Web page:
Something about this show really brings out the best and the sharpest in TV critics.
Sorkin's 'Newsroom' Is No Place For Optimism : Monkey See : NPR
Let's back up.
The underlying thesis of The Newsroom is that the problems of TV news – no, the problems of news media – no, the problems of American political life – are really pretty easy to solve. What could turn things around, the story suggests, is one newsman who will look into a camera and speak the objective and easily discernible truth. And, it suggests, the only reason that hasn't happened anywhere (and is thus so revelatory) is that everyone in every media organization in the country is so obtuse that they've never thought of offering objective facts in a civil manner before, and is such a money-grubbing coward that they'd never do it if they did.
And the reason, under this same theory, that Americans are separated by deep and profound political divisions is simply that they don't know anything about anything. They are dumb and gullible and believe, en masse, whatever is put in front of them (MacKenzie calls one of the show's objectives "speaking truth to stupid"), the upside of which is that if you serve them better facts, you can improve them. That's the epiphany that comes to Will, and to his new executive producer MacKenzie McHale (Emily Mortimer), and to Charlie. It's so easy, they all realize. All you have to do is stop being a mindless stooge like everyone else is, and you can start to fix the fact that we are right now a nation of idiots. The title of the pilot episode is, in fact, "We Just Decided To," and that's absolutely, positively Sorkin's point: we fail each other not when we try but do not succeed, but when nobody "just decides to" do everything right.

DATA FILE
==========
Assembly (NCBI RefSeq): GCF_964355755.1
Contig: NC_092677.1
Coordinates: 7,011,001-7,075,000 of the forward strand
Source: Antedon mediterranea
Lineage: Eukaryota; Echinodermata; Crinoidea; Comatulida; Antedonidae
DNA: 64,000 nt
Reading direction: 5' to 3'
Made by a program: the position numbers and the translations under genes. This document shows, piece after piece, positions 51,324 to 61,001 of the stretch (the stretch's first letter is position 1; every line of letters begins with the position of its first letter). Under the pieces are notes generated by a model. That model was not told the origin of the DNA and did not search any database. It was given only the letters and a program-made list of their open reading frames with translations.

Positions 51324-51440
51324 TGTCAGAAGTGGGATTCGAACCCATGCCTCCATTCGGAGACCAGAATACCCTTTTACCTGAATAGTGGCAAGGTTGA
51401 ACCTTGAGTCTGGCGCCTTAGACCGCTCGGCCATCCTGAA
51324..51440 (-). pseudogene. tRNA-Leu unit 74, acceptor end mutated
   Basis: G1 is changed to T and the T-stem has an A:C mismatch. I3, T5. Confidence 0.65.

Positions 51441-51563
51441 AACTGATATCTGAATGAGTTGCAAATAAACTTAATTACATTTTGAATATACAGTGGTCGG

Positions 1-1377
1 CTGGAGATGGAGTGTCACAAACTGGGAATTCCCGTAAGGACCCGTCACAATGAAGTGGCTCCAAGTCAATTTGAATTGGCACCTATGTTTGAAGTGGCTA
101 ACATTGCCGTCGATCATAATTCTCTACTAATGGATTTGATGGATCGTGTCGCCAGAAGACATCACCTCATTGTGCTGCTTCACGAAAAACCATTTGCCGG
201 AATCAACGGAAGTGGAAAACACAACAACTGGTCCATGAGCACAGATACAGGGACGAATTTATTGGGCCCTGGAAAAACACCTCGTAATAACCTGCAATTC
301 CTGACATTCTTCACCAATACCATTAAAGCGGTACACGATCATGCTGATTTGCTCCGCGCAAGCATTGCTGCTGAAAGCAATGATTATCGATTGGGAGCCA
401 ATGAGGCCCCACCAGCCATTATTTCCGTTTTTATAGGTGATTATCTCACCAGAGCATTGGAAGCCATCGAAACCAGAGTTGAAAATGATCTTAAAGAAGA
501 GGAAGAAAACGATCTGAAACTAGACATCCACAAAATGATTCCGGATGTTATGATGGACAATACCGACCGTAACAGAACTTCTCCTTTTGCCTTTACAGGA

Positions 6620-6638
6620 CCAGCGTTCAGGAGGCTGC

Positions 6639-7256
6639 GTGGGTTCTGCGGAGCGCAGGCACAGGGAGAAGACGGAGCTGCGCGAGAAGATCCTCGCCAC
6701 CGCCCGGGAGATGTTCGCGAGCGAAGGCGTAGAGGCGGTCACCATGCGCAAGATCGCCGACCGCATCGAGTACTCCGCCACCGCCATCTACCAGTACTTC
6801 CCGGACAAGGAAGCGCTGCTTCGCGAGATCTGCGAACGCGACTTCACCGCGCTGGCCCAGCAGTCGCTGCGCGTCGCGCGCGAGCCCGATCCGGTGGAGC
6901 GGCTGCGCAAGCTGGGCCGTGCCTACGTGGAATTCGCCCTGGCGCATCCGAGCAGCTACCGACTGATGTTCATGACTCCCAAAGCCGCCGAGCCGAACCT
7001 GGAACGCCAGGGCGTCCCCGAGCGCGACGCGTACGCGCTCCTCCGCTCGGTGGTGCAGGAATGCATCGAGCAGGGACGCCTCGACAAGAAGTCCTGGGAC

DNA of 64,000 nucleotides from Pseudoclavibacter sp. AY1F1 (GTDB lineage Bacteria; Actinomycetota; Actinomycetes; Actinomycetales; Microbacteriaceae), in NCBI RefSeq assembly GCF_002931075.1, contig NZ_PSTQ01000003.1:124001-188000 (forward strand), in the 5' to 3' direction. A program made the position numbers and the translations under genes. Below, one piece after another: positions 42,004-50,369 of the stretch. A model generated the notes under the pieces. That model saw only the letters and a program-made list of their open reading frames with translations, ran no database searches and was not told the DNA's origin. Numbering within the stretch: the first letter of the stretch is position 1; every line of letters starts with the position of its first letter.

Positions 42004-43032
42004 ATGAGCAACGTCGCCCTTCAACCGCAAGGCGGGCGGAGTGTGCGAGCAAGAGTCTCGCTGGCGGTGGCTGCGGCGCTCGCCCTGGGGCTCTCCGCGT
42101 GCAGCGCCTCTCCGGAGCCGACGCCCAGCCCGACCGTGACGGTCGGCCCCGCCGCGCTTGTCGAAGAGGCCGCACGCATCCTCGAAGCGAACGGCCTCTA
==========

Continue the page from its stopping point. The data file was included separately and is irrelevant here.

Now maybe you believe that; maybe you don't. Many people believe every single word of those two paragraphs, both about the problems in media and about the problems in the general population. Those people might be right and they might be wrong, but they are hardly our idealistic dreamers. If Sorkin is idealistic – if he is optimistic – about anything, it is the ease with which he believes minds can be changed and problems can be solved with well-chosen zingers. Will McAvoy is hailed as a hero within the framework of the show because it is woven into the show's DNA that doing a better job of conveying information on cable news can fix what ails us irrespective of any divisive issues that might appear to exist, and that doing so is not actually difficult if you are willing to give a stern lecture to a couple of craven dummies in suits who tell you that you should pay attention to ratings. (MacKenzie says she would rather make a good show for a hundred people than a bad show for a million people, which raises the question of what good is done for civic engagement, exactly, by a good show watched by a hundred people and who would pay for it – questions people in the real world would have to consider that she does not.) (Note: I had originally misremembered it and described her saying a good show for ten people instead of a mediocre show for a million people. I think the point remains the same, but I meant to listen to it again and forgot; my flub.)